PROFIT AND LOSS SHARING Definition

Bookmark and Share

PROFIT AND LOSS SHARING (PLS) is the method utilized in Islamic banking to comply with the prohibition of interest. The Islamic solution, commonly referred to as Profit & Loss Sharing (PLS), suggests an equitable sharing of risks and profits between the parties involved in a financial transaction. In the banking business, there are three parties - the entrepreneur or the actual user of capital, the bank which serves as a partial user of capital funds and as a financial intermediary, and the depositors in the bank who are the suppliers of savings or capital funds. There are two different partnerships of the type mentioned in Islam: the partnership between the depositors and the bank, and the partnership between the entrepreneur (or the borrower) and the bank. Under this proposal, financial institutions will not receive a fixed rate of interest on their outstanding loans, rather, they share in profits or in losses of the business owner to whom they have provided the funds. Similarly, those individuals who deposit their funds in a bank will share in the profit/loss of the financial institution.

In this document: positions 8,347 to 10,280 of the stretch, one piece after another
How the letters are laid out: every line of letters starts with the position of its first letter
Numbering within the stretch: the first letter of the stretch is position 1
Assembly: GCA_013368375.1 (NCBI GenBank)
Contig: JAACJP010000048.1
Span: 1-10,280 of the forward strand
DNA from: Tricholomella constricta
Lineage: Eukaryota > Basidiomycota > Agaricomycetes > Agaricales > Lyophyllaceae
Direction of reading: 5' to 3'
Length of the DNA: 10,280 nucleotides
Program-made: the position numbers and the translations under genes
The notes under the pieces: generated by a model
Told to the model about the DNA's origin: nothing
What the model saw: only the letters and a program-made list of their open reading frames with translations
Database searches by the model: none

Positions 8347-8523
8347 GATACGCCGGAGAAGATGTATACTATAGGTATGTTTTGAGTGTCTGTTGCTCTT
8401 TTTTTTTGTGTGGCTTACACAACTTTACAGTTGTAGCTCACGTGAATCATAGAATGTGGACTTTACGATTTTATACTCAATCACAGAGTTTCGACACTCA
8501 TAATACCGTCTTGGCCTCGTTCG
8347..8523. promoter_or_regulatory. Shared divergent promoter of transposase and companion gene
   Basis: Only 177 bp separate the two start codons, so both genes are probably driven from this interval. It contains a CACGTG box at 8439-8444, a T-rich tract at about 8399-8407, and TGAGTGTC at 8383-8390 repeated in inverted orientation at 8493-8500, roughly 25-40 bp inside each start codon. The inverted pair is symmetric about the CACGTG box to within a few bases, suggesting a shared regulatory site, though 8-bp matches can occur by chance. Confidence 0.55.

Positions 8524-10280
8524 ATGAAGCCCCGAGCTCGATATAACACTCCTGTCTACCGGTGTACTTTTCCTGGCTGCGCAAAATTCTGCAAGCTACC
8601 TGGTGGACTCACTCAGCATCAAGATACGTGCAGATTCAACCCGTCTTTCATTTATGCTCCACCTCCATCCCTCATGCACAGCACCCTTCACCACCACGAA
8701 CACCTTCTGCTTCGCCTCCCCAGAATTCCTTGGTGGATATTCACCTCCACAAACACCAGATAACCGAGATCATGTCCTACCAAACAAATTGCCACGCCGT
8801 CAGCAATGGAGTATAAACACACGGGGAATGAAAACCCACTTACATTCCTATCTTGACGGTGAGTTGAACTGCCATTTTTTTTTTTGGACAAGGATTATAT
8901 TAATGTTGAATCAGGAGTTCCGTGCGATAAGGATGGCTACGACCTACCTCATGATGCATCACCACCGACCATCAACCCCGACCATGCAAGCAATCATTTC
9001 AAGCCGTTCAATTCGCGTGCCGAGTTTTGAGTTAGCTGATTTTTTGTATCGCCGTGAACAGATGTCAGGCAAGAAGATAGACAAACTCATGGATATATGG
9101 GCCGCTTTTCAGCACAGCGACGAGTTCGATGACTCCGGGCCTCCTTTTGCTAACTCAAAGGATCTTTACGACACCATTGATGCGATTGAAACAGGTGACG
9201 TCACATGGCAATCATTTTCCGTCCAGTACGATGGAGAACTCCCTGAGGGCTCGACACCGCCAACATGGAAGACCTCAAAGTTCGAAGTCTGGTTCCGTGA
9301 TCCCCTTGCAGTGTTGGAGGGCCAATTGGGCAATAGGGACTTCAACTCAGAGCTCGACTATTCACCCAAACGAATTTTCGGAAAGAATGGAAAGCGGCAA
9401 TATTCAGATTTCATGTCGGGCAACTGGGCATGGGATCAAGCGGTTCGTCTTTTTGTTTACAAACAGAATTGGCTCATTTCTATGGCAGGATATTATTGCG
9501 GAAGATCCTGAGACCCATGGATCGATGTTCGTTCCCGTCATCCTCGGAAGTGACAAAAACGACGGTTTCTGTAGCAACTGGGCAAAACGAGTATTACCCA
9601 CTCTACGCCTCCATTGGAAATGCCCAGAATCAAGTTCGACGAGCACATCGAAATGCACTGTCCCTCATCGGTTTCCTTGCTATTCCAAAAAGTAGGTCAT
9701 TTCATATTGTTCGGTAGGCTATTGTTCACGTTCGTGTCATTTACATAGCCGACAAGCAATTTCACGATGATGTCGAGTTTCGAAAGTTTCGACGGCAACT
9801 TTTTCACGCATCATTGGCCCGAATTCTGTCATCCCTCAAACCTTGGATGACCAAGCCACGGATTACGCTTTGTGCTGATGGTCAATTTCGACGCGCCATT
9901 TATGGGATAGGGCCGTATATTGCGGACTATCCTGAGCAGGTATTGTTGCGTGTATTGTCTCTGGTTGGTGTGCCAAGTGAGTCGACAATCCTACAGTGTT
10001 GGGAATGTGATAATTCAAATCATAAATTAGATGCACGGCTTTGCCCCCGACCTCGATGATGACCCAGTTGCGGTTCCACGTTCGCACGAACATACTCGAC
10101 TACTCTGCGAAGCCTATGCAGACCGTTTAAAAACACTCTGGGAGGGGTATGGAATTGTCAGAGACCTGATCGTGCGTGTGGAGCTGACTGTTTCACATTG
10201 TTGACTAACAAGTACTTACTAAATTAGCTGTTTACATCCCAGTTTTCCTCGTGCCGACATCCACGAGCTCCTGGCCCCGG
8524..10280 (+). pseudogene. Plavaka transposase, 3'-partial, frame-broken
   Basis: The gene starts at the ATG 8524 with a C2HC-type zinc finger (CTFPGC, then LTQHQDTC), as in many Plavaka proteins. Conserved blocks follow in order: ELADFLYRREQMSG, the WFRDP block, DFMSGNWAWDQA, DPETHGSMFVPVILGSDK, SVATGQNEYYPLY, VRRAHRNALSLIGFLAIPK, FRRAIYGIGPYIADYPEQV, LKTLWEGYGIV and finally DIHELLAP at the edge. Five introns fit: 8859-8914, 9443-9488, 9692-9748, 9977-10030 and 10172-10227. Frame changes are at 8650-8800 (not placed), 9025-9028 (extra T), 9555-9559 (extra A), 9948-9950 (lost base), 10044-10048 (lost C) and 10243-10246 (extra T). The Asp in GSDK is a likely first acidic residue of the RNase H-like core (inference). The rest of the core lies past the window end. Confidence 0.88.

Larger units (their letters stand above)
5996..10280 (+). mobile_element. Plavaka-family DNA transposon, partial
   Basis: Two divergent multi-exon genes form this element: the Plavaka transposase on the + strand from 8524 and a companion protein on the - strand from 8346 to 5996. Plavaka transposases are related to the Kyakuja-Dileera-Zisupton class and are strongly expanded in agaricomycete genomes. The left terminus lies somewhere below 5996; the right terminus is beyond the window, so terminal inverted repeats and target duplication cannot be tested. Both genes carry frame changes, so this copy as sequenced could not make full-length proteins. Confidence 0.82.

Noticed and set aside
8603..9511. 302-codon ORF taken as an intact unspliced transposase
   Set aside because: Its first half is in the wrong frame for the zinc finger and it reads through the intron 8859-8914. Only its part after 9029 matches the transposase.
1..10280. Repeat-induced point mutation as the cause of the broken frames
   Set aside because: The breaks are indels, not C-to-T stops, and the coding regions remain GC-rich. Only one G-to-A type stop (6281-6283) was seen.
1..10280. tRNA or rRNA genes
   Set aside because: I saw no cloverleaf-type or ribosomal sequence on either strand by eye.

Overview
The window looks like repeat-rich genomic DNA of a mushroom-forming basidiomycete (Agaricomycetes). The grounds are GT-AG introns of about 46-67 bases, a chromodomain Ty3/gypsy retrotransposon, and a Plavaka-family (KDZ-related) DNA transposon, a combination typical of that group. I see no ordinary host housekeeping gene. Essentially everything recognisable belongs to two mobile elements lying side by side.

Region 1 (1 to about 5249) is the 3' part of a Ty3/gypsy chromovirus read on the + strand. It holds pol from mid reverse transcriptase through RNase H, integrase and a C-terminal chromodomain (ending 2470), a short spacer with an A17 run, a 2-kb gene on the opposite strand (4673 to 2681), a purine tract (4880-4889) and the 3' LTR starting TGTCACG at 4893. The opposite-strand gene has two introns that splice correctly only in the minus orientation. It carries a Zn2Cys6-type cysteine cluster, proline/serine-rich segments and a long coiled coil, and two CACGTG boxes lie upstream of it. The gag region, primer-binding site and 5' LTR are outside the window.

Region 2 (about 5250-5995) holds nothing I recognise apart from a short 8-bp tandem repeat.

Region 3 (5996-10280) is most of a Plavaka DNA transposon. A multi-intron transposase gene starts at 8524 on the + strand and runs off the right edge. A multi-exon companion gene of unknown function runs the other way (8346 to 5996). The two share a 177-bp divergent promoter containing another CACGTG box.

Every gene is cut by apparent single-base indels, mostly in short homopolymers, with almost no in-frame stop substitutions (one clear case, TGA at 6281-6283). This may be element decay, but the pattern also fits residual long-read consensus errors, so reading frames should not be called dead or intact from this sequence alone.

Learn new Accounting Terms

NORMATIVE ACCOUNTING THEORY is where theorists tend to advocate their opinions on accounting based upon subjective opinion, deductive logic, and inductive methods. In the final analysis, nearly all standards are based upon normative theory. Generally conclude that some accounting rule is better or worse than its alternatives. Normative theorists tend to rely heavily upon anecdotal evidence (e.g., examples of fraud) that generally fails to meet tests of academic rigor. For example, the Wizard reported that Montgomery Ward would fail. However, the Wizard always reports that every company will fail or lose its self identity in a pattern of acquisitions and mergers. Eventually, he will always be correct.

MAINTENANCE OF ACCOUNTS, in accounting, ensures that all transactions and accounting records are in accordance with generally accepted accounting principles and applicable laws, and shall be in sufficient detail to permit an annual audit.

Suggest a Term

Enter Search Term

Enter a term, then click the entry you would like to view.